Get the DOD Envelope Filter 440 here: http://www.sweetwater.com/store/detail/DOD440
This video showcases the DOD 440 Envelope Filter pedal. It’s a pick attack-triggered auto-wah effect that is a blast to play and instantly adds a dynamic, expressive element to your playing. The 440 is actually a re-issued pedal with some significant upgrades. The basic tone and functions are the same as the original but a new Up/Down voice switch has been added, as well as status indicator light and True-Bypass switching.
The way an auto-wah works is that the wah effect is activated and controlled by your pick attack; each time you pick the strings, the filter opens up and says “wah.” Softer picking opens the filter less, harder picking opens it more. On the 440, the Level control determines how sensitive the filter is to your pick attack. Lower settings on the Level control require harder pick attacks to open the filter. For example, if you wanted the sound of the filter mostly closed, opening occasionally, a setting around 9 o’clock would be a good starting point. If you wanted to really hear the filter opening and closing rapidly as you played, maybe 2 or 3 o’clock would do it; turn the Level knob all the way up if you want the filter to stay in the open position. I found that the most expressive position for me was 12 o’clock because it put me in total dynamic control of the range of the filter. I could pick soft if I wanted to hear it closed or dig in if I wanted the filter to open.
The Range control determines the shape of the filter, almost acting like a bandpass control. Lower settings accentuate darker frequencies by not letting as much of the top-end of the filter through. Higher settings utilize the entire frequency range of the filter and make wide, radical sweeps. The 12 o’clock position again offered me the most flexibility, but it completely depends on what sounds – and feels – good to you.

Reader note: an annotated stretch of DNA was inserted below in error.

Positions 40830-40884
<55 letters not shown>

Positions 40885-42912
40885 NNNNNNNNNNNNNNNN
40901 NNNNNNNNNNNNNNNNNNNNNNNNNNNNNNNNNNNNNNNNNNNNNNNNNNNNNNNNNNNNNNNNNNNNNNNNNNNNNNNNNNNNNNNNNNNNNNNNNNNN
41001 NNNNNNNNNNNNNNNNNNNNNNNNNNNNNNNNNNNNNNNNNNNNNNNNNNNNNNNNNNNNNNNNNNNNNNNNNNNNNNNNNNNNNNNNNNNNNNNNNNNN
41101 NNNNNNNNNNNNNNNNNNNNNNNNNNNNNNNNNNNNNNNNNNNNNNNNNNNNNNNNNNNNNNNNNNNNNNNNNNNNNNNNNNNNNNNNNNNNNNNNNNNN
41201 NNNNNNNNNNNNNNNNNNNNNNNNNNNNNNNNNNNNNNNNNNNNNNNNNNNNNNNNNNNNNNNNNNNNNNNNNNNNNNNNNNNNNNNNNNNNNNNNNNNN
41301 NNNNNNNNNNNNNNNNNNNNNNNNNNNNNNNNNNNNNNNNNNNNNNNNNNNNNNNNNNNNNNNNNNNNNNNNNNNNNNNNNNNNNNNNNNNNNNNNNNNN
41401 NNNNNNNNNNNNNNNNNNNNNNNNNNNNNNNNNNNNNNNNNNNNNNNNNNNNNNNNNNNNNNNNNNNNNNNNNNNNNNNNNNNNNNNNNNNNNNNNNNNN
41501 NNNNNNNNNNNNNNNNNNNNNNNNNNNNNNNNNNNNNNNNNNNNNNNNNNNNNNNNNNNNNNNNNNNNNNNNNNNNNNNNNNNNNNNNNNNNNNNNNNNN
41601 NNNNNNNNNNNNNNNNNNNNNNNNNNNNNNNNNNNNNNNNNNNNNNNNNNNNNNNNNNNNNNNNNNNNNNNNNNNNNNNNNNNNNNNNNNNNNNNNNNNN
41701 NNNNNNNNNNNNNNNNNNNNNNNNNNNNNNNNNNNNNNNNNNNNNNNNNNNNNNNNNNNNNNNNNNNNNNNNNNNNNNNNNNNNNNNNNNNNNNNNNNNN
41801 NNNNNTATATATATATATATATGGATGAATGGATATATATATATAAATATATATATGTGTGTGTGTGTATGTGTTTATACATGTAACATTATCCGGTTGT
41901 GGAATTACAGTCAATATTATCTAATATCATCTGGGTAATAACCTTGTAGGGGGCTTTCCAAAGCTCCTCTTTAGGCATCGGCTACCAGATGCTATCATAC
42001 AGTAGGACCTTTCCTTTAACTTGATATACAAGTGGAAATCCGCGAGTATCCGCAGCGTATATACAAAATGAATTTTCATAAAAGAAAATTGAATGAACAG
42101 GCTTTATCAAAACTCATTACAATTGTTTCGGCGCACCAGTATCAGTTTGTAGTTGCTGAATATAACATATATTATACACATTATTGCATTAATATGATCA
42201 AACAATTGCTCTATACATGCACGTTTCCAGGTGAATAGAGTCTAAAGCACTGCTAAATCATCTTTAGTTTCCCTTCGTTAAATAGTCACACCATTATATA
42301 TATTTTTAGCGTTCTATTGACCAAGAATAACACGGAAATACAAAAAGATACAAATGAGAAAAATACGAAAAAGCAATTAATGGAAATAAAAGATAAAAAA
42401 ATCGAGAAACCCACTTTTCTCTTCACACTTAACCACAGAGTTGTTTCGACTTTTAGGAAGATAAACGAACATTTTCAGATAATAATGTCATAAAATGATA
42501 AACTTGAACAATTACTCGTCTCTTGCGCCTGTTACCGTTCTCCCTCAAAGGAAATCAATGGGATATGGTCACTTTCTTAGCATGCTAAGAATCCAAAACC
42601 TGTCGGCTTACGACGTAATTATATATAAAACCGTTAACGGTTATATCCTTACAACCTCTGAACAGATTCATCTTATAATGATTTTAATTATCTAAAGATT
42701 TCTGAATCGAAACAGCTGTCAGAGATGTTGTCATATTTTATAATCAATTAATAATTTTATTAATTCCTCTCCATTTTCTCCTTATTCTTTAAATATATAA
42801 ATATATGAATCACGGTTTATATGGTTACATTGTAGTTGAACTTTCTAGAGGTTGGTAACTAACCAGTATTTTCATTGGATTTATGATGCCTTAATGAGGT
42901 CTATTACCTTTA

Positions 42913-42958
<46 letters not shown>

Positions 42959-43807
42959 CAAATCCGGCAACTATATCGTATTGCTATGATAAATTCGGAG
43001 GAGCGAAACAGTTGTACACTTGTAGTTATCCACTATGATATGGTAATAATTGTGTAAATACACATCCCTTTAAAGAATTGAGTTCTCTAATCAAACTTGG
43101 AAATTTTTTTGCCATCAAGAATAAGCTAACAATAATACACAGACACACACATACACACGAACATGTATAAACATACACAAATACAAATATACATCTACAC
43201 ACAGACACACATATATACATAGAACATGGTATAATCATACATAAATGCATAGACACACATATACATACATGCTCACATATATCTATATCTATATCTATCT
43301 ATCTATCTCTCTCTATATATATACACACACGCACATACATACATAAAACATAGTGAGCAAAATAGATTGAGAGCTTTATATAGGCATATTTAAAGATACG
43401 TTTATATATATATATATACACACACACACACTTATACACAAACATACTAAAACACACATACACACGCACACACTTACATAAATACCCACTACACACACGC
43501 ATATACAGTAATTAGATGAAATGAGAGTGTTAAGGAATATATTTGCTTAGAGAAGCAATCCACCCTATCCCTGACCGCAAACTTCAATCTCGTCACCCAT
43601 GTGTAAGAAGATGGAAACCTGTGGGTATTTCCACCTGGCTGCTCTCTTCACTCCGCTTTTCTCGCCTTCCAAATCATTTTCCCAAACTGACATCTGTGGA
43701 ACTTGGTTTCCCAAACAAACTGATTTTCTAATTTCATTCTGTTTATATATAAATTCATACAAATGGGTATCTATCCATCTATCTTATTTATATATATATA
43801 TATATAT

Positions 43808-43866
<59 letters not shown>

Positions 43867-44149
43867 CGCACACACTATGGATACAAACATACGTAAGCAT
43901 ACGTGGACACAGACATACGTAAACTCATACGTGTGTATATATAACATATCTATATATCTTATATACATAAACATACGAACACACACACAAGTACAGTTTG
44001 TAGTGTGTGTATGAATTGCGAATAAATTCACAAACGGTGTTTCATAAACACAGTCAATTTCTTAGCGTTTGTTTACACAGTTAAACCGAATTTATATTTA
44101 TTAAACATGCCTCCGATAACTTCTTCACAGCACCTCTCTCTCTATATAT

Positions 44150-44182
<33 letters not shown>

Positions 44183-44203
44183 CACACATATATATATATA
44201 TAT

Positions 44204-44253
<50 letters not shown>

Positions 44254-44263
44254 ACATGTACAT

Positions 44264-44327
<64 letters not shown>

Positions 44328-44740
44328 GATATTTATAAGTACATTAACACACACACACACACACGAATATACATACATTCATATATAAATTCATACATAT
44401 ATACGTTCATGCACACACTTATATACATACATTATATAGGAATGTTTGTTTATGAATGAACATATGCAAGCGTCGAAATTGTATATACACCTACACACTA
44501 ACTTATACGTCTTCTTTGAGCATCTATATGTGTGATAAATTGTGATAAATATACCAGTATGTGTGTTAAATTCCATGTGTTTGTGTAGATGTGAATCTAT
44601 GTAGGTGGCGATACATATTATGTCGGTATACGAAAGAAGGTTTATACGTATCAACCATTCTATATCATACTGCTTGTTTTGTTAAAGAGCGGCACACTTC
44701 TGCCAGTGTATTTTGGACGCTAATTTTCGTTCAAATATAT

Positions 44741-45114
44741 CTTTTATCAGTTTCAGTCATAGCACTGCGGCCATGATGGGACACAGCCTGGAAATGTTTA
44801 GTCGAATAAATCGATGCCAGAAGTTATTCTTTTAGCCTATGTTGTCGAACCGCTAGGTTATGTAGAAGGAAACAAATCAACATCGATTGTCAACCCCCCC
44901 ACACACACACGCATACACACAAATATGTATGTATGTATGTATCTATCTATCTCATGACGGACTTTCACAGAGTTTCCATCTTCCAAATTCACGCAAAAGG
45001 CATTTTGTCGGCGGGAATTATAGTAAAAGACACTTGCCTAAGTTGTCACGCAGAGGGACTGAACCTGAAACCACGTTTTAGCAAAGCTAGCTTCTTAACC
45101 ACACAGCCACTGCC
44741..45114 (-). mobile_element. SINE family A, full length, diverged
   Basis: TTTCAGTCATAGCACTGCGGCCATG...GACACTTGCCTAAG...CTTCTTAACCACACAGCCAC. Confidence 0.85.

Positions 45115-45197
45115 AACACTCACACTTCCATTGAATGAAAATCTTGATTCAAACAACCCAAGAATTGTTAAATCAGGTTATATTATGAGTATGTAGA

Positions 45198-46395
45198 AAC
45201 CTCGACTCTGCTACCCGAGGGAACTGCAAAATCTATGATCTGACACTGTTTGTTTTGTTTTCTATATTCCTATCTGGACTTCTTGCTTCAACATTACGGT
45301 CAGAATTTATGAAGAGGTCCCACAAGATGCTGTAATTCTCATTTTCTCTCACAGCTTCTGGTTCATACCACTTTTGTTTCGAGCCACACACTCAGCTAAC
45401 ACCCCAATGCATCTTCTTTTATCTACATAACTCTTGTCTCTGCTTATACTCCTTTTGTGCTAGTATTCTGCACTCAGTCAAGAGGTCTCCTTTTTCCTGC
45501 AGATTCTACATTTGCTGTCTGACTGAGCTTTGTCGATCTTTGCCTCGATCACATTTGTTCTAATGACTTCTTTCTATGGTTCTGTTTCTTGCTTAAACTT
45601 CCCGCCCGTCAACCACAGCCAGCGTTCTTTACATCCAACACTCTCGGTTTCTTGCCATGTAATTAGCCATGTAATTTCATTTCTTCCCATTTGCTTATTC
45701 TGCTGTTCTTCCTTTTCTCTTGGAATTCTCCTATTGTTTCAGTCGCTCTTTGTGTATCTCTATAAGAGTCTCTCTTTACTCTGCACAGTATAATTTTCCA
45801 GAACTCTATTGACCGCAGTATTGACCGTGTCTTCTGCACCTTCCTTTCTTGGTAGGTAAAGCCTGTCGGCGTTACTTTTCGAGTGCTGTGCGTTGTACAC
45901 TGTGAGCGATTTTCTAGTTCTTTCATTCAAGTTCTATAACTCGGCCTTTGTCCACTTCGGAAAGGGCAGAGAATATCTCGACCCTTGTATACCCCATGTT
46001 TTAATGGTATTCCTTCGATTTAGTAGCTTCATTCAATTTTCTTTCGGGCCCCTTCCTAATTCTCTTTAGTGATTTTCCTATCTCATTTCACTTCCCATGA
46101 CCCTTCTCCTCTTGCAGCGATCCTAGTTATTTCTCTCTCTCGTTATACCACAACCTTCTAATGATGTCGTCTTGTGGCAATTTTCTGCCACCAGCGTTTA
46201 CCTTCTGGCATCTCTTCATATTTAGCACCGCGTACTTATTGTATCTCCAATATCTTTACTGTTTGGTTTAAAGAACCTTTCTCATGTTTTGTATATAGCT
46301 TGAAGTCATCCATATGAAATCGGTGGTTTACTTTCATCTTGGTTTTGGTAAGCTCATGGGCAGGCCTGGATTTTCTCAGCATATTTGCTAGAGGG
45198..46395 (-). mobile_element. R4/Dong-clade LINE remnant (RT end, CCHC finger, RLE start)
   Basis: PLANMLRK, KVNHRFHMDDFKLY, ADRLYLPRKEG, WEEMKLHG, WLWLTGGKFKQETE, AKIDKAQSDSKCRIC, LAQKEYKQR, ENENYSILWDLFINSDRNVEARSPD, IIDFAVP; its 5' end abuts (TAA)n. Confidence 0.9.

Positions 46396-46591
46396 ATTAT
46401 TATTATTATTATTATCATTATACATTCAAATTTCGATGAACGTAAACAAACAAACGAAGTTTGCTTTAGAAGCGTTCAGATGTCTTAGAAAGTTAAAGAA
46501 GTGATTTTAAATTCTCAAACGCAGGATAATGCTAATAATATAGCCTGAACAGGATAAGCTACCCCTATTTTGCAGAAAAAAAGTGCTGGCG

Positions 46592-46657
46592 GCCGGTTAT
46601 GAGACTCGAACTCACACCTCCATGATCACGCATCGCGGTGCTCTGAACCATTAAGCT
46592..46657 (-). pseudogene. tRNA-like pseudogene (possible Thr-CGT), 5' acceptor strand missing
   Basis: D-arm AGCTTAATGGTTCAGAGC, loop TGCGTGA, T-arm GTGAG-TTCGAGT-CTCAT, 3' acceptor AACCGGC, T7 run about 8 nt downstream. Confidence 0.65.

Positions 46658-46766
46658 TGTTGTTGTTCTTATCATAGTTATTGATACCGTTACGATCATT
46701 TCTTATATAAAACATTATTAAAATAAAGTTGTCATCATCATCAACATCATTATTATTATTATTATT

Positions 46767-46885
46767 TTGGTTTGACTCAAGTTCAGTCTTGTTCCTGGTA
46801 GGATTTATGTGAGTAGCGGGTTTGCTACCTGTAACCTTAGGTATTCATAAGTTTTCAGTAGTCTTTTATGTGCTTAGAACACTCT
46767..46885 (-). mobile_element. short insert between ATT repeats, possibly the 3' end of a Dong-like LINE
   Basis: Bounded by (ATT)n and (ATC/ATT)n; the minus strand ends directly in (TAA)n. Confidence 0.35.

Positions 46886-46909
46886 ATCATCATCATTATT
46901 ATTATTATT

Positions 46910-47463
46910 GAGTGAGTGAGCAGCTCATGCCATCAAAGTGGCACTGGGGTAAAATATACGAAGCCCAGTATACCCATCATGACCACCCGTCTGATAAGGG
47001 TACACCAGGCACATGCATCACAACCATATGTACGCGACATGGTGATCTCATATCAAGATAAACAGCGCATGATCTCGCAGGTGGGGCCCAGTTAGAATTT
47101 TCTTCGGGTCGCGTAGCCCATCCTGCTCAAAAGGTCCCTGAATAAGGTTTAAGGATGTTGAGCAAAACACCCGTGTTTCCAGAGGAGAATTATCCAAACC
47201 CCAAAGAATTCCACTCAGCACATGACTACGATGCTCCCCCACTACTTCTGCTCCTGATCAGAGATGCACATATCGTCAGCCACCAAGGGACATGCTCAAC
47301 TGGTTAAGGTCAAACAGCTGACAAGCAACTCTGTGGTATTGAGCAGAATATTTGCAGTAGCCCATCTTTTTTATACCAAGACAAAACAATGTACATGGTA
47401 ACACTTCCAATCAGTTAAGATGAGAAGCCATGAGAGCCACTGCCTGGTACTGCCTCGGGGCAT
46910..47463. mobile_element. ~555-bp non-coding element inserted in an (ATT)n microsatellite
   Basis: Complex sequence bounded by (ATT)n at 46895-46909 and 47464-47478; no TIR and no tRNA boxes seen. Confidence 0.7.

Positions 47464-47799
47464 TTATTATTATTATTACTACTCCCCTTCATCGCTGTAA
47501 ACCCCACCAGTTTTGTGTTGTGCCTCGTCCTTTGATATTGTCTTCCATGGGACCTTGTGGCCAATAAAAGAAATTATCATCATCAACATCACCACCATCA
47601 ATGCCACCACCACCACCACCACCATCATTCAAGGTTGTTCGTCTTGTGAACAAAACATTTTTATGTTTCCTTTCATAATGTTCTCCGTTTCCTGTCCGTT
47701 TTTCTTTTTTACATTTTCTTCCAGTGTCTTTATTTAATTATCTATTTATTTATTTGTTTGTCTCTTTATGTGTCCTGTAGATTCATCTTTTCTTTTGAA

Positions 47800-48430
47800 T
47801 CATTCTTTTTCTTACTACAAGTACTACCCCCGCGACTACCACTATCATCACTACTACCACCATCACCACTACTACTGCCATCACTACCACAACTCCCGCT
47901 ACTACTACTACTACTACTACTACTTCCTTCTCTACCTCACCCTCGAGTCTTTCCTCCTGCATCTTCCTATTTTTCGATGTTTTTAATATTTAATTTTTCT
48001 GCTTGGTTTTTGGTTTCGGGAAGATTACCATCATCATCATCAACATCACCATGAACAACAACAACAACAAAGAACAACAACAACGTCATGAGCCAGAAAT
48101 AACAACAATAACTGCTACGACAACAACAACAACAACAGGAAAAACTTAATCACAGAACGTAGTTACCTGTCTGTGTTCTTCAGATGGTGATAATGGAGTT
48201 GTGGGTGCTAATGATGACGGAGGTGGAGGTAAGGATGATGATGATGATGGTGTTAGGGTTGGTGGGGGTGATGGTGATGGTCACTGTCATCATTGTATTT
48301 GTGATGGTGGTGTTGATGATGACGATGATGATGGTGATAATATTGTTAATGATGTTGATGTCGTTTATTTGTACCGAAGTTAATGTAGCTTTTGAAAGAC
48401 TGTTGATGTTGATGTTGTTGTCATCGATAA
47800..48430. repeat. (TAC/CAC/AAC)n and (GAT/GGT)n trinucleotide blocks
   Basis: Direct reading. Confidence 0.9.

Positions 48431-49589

The Up/Down voice switch totally changes the effect by literally inverting the filter. The switch in the “Up” position is the effect used most in the video and described in this review earlier. The switch in the “Down” position does the exact opposite; the filter starts “open” and closes as you pick, giving almost a downward dive to the sound. This sound was originally intended for bass guitar but I could definitely hear some uses for it with guitar. As with all things guitar, experiment!
The DOD 440 is an excellent example of a pedal that’s simple to operate and serves a specific purpose properly. When you want that sound, turn the knobs and step on the switch. I had fun demonstrating the DOD 440. Thanks for checking out the video!
— Don Carr